The November 2016 Republican victories extend far beyond Donald Trump and the federal government. With Barack Obama and gun hating Democrats no longer in control of Washington DC, Republicans have been emboldened to take measures to protect the constitutional gun rights of American citizens.
Earlier this week, I reported:
“On Monday, Oklahoma state senators filed 831 pieces of legislation in preparation of when they officially reconvene on February 6. Of those bills, 18 of them surround various aspects involving firearms. Several in particular will expand the rights of gun owners and another one would restrict the introduction of gun control bills in the future.”
The efforts of Oklahoma Republicans were promoted by them having a 71-30 lead in the state Senate and a 40-8 lead in the House, along with a Republican governor. Indiana is pretty much the same as Oklahoma. The Indiana state Senate and House are both controlled by overwhelming Republican numbers and Governor Eric Holcomb is also a member of the Republican Party.
The newly encouraged and emboldened Indiana legislature, like President Donald Trump, is wasting no time in moving to protect the constitutional rights of citizens.
According to Fox59 news out of Indianapolis:
“State lawmakers have proposed more than a dozen firearms bills in the General Assembly thus far this session and the majority favor the rights of gun owners while some eliminate or hamper the ability of police to enforce current and future laws.”
Among those bills is Senate Bill 78, authored by State Senators Jack Sandlin and James Tomes. The website of the Indiana General Assembly describes SB 78:
“Possession of firearms on school property. Permits a person who may legally possess a firearm to possess a firearm on school property if the person possesses the firearm: (1) as an employee or volunteer of a house of worship located on the school property; or (2) while attending a worship service or religious ceremony conducted at a house of worship located on the school property.”
Sen. Sandlin commented about SB78, saying:
“This would allow those that are attending religious services and other functions on the grounds of the church to be able to be armed as long as they are properly licensed. We see these warnings that are being issued by the Department of Homeland Security warning churches around the country that they’re vulnerable to attacks and so I’ve been approached by some people in my district that have asked to have the ability.”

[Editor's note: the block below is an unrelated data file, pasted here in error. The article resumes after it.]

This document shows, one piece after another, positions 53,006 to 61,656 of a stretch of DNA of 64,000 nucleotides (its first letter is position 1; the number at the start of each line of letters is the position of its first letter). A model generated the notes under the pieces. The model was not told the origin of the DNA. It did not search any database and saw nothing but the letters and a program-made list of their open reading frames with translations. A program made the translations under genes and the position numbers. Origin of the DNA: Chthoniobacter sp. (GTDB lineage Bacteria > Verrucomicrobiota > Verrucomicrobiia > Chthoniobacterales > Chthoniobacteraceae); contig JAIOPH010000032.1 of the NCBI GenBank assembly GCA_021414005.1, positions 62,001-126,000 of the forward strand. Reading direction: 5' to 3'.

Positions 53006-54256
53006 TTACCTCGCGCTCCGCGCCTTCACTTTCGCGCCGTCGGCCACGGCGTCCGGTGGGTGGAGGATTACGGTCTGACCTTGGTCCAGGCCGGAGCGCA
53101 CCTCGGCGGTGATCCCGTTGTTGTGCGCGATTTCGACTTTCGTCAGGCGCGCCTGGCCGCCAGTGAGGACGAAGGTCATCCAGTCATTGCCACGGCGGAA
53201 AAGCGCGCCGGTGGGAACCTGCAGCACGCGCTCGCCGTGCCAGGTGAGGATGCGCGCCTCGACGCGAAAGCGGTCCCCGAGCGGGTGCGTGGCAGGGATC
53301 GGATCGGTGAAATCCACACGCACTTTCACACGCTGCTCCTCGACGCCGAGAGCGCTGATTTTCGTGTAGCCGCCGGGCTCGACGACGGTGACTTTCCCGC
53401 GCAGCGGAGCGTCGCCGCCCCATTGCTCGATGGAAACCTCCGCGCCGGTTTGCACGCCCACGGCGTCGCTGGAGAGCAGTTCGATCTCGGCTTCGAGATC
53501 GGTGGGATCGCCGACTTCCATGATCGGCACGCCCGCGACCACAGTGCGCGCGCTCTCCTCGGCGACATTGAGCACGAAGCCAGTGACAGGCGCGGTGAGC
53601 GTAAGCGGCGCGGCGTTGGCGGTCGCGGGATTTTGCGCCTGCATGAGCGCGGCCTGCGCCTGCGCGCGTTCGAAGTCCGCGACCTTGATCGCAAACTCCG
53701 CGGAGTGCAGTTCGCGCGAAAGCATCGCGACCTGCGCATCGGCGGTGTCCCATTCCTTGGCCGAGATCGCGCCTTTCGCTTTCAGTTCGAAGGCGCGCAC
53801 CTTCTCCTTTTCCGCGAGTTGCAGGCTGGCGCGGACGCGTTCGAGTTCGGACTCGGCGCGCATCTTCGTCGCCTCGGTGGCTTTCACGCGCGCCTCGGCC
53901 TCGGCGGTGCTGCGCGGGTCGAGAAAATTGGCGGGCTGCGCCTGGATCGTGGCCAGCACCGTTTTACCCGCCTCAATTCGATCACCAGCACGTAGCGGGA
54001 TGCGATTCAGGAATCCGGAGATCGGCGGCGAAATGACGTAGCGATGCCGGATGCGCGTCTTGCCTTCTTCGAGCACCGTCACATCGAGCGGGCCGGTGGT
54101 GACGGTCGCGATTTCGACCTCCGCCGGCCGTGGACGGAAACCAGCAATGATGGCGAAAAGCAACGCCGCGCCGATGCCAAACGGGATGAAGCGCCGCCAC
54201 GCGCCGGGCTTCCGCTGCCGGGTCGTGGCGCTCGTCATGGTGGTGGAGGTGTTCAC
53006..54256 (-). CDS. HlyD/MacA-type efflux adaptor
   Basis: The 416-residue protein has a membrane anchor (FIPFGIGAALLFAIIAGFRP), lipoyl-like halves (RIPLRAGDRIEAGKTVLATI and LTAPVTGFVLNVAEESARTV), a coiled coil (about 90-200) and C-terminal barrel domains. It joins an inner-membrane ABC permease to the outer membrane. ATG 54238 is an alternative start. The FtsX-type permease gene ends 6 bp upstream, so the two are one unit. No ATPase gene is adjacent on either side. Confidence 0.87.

Referring to the mass shooting at a South Carolina church by Dylann Roof, Sandlin added:
“We don’t want to have somebody inadvertently committing a felony when they believe they may be properly licensed and acting in an appropriate manner.”
Another Indiana bill is House Bill 1051, authored by State Rep. Chris Judy and co-authored by Rep. Jim Lucas and Robert Morris. The website of the Indiana General Assembly describes HB 1051, also referred to at the Federalism and Firearms Bill as:
“Firearms and federalism. Prohibits a state agency, political subdivision, or employee of an agency or political subdivision from: (1) participating in the enforcement of a federal firearms law enacted after January 1, 2017; or (2) using any state funds to aid the federal government in the enforcement of a federal firearms law enacted after January 1, 2017; unless the participation or use of state funds is required by a court order. Provides that a state employee, an employee of a political subdivision, or an agent of the state or a political subdivision who participates in the enforcement of a federal firearms law enacted after January 1, 2017, commits a Class B infraction, and increases the penalty to a Class A misdemeanor if the person has a prior adjudication or conviction. Specifies that a political subdivision may not receive state grant funds if the political subdivision requires the political subdivision or an employee to participate in the enforcement of a federal firearms law adopted after January 1, 2017”
Sen. Sandlin, who spent 23 years on the Indianapolis police force, commented on HB1051 saying:
“Local officials are concerned about the federal government coming in over states and confiscating firearms.”
Fox59 commented about some of the other pieces of gun-friendly legislation, saying:
“Other bills would repeal the requirement for an Indiana handgun license, eliminate most state regulations of firearms, their ownership and sale, provide tax credits for firearms training, scrap sales taxes on guns and ammunition, permit firearms on college campuses, state prison grounds and school property and buses as well as in churches that also house schools.”
First Oklahoma and now Indiana. Hopefully, many other states will take similar legislative action to protect the constitutional gun rights of American citizens and establish laws to prevent future Obamas or Clintons from trying to steal those rights away.
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